It’s Will Power’s Championship To Lose

Will Power spins out at the 2012 Fontana race.

Penske driver Will Power leads the 2014 championship standings going into the final race of the season in Fontana, CA.  He goes into the race with a lead of 51 points, nearly double the lead Scott Dixon had on Helio Castroneves going into Fontana last year.  But all is not won yet for Power, the 500 mile Fontana race is a double points race, meaning a maximum of 104 points are available to any one driver.  Five drivers are currently eligible to win the championship (although some unlikely), so we’re going to take a look at how the points could play out:

Power’s dominance in the early stages of the Sonoma race was setting him up for a huge point lead going into the final race, but things didn’t stay that way for him:

After spinning the car around Power never really regained the great form we saw earlier in the race, only managing to put the car into 10th after qualifying on pole and leading 33 laps of the race.  This was an opportunity for Helio Castroneves to make up some real ground on the leader, but he failed to do so.  Castroneves finished the race in 18th place and scored just 12 points, not what he needed going to Fontana, a track Power dominated the last year winning from pole and leading over half of the laps run.  

As mentioned above, the top five drivers in the standings still have a shot at the championship, those drivers are: Helio Castroneves, Simon Pagenaud, Ryan Hunter-Reay, Scott Dixon, and obviously Will Power.  

Update: 1:19 p.m. 8/29 – Dixon is out of contention for the championship now that Will Power has turned laps in the practice session.

Scott Dixon would have to have a perfect day; he would need to win the race, lead the most laps (and thereby lead a lap), win pole position and (here’s the secret ingredient) not have Power race. Yes, the minute the green flag drops Will Power could park his car and walk off the track and still beat Dixon.  Coming in last place of a 22 car field would yield him eight points. Even if Dixon has the perfect day described above, Will Power would finish the year with a seven point lead on him.  

Update: 1:19 p.m. 8/29 – Hunter-Reay is out of contention for the championship now that Will Power has turned laps in the practice session.

His next competitor is the 2014 Indy 500 winner and 2012 series champion Ryan Hunter-Reay.  RHR came out of the Indy race and hit a slump, immediately.  He finished 16th, 19th and 19th again in the next three races, not unlike some of his other Indianapolis 500 winner brothers.  Tightening up in the last third of the season, Hunter-Reay has put himself fourth in the championship for the season finale.  In order to get a second IndyCar championship win, he’ll also need some help from Power.  If RHR wins the race, he’d have 635 points (not taking into account pole and most laps led bonus points) and Power would have 634 if he comes in 22nd. Again, this scenario is low probability but it has more of a chance than Dixon’s.  The Andretti team will have to hope for a mechanical failure or crash on the #12 car as well as poor results from Castroneves and Pagenaud if they want to claim the championship.  

Will Power crashed at Fontana in 2012, losing the championship to the aforementioned Ryan Hunter-Reay:

The Frenchmen Simon Pagenaud trails the leader by just 81 points, certainly doable in this double points race.  Pagenaud hasn’t been a fan of Fontana, with an average finish of 14.3 over the last three years.  That result wouldn’t get him anywhere near the top of the standings with two very dominant drivers ahead of him.  However, if he can manage a first place finish (he needs it), Power would have to finish 11th or worse.  This is not too far off, though, Power did crash out of the 2012 race and finished 24th.  Simon Pagenaud really needs a solid weekend and a poor one from Power and Castroneves.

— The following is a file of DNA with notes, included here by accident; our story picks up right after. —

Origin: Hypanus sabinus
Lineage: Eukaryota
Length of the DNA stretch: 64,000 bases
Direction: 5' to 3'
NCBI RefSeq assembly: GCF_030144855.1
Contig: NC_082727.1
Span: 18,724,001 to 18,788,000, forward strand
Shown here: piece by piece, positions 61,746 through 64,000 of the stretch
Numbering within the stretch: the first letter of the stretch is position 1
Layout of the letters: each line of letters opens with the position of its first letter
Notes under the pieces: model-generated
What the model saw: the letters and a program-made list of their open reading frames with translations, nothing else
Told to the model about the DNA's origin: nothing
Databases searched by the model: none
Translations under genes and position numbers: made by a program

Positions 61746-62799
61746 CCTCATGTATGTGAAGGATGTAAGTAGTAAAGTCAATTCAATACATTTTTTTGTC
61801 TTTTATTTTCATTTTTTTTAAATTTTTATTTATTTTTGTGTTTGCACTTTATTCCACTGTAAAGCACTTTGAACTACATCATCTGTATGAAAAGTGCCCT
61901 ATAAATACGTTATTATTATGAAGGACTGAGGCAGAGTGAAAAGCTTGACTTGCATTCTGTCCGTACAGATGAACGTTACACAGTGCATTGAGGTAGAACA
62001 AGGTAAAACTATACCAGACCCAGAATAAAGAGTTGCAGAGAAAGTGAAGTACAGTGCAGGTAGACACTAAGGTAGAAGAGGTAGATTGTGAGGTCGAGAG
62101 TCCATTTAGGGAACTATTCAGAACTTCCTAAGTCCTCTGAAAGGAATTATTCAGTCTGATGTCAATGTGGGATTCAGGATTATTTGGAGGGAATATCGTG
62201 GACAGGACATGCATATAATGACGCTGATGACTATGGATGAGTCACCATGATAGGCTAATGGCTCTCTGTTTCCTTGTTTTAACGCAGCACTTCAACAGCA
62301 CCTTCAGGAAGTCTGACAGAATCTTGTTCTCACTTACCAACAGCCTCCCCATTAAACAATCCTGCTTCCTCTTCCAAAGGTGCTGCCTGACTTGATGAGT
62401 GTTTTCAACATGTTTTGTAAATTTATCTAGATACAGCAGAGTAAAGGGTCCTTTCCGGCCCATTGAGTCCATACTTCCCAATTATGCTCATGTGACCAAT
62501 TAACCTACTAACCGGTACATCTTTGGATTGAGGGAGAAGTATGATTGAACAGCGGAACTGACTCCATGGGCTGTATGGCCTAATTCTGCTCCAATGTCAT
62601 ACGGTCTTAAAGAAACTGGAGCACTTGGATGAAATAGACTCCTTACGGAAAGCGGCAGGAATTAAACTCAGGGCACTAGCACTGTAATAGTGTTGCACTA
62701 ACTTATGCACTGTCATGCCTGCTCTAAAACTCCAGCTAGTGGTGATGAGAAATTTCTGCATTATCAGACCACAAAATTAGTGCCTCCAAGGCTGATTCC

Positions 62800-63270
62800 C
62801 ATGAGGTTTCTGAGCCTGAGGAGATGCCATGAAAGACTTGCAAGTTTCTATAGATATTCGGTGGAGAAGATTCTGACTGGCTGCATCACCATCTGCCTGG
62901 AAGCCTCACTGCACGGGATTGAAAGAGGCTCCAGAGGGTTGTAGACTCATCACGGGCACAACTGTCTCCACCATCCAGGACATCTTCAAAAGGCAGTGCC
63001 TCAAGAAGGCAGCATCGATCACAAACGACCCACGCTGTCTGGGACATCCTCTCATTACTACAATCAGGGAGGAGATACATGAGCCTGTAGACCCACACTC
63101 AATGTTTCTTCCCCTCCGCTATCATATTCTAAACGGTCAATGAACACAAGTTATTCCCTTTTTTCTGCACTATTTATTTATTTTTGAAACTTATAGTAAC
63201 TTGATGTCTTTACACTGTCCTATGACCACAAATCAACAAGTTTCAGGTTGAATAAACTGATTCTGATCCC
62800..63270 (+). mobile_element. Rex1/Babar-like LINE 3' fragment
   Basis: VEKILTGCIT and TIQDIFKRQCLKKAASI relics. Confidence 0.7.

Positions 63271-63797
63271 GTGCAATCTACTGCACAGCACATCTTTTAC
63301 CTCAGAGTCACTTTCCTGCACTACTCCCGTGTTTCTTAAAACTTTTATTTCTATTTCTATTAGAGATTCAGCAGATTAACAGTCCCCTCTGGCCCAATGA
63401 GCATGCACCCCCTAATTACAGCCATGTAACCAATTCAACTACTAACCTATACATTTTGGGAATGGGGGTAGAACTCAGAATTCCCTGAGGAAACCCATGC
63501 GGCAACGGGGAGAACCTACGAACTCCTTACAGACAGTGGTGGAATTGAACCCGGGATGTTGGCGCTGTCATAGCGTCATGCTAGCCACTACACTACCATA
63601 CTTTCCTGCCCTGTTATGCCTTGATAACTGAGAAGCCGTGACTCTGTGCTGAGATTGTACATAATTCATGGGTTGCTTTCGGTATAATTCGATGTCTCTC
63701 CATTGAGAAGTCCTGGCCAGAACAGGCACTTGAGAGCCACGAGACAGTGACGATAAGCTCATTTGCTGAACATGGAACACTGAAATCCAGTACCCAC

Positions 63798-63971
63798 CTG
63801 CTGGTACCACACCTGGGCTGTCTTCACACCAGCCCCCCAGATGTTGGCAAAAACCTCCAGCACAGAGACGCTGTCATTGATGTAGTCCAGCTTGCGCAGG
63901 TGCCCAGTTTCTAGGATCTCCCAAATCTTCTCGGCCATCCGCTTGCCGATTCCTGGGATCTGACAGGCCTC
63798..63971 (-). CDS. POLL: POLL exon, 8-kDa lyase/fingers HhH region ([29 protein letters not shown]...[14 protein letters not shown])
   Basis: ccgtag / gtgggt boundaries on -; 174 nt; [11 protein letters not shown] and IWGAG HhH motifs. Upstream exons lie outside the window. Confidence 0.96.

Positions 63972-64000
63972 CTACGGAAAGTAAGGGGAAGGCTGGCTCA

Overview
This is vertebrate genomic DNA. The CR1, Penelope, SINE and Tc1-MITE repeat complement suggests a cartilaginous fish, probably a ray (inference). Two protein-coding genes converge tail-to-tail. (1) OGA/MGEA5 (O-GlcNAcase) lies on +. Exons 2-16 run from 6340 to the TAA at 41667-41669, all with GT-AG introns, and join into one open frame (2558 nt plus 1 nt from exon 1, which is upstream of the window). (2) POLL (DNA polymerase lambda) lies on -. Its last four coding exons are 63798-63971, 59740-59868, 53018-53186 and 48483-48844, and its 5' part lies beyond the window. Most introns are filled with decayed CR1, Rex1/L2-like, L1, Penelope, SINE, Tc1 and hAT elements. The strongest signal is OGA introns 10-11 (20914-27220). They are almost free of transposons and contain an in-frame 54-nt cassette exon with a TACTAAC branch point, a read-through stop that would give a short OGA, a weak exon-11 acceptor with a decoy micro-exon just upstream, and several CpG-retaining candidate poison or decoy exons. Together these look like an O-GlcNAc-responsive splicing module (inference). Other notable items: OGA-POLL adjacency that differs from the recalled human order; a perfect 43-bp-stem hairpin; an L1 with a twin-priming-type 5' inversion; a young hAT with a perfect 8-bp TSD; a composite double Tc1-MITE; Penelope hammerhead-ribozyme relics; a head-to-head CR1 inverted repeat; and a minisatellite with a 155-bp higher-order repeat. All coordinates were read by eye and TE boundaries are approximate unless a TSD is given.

Since 1997, drivers going into the final race of the season with the championship lead ended up winning the championship 11 times out of 17, or 64.7% of the time.  The history bodes well for Power, but it certainly isn’t all that convincing.  Especially once you throw in the fact that in the last five years, the leader going into the final race lost it four out of those five times. Want something else to think about?  Three of those four times the championship leader (going into the race) was Will Power.  Power will be looking to hold onto the points lead this time round and win the championship.  

Helio Castroneves is the driver with the best chance of winning the championship and taking it away from Power for the fourth time.  To do that, he’ll need a good finish but not necessarily a win.  To help you figure out how the points will run during the race, we put together a chart below (click to enlarge) to see who would win the championship in each finishing situation.  The chart doesn’t account for pole position points (+1), leading a lap (+1), or most laps led (+2) points:  

As you can see, the chart is overwhelming black for Will Power.  It is surely his championship to lose this year.  Power has been driving a career best season, 602 points so far this year and an average finish of 6.3.  He’s been flat out dominant this year, no DNF’s and he’s led 28.7% of all the laps turned.  If Power can’t come through in the final championship race this year with as big a point margin as he has, I’m not sure if he will ever be able to.

For live, as-they-run points throughout the IndyCar season finale, follow Single Seater on Twitter.  

         – Drew Bennison

Update: 1:16 p.m. 8/29



IndyCar Features

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